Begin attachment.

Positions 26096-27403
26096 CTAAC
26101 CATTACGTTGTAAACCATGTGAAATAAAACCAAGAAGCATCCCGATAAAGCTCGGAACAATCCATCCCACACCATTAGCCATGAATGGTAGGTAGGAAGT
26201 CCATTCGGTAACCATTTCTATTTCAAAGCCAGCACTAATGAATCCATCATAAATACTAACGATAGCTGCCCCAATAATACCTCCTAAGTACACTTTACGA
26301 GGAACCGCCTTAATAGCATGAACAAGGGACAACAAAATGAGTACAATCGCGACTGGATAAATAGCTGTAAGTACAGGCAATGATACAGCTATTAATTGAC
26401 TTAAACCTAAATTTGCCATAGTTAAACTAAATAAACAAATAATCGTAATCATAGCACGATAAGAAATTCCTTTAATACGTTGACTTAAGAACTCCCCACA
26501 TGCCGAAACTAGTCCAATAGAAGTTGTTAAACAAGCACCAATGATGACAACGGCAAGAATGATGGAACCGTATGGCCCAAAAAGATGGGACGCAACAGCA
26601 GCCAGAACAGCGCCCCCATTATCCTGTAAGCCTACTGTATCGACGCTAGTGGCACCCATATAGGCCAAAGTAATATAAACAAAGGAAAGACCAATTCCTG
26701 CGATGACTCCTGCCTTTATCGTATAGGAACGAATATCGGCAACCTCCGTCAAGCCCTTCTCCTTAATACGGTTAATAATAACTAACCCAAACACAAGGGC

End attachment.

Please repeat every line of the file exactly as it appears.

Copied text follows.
Positions 26096-27403
26096 CTAAC
26101 CATTACGTTGTAAACCATGTGAAATAAAACCAAGAAGCATCCCGATAAAGCTCGGAACAATCCATCCCACACCATTAGCCATGAATGGTAGGTAGGAAGT
26201 CCATTCGGTAACCATTTCTATTTCAAAGCCAGCACTAATGAATCCATCATAAATACTAACGATAGCTGCCCCAATAATACCTCCTAAGTACACTTTACGA
26301 GGAACCGCCTTAATAGCATGAACAAGGGACAACAAAATGAGTACAATCGCGACTGGATAAATAGCTGTAAGTACAGGCAATGATACAGCTATTAATTGAC
26401 TTAAACCTAAATTTGCCATAGTTAAACTAAATAAACAAATAATCGTAATCATAGCACGATAAGAAATTCCTTTAATACGTTGACTTAAGAACTCCCCACA
26501 TGCCGAAACTAGTCCAATAGAAGTTGTTAAACAAGCACCAATGATGACAACGGCAAGAATGATGGAACCGTATGGCCCAAAAAGATGGGACGCAACAGCA
26601 GCCAGAACAGCGCCCCCATTATCCTGTAAGCCTACTGTATCGACGCTAGTGGCACCCATATAGGCCAAAGTAATATAAACAAAGGAAAGACCAATTCCTG
26701 CGATGACTCCTGCCTTTATCGTATAGGAACGAATATCGGCAACCTCCGTCAAGCCCTTCTCCTTAATACGGTTAATAATAACTAACCCAAACACAAGGGC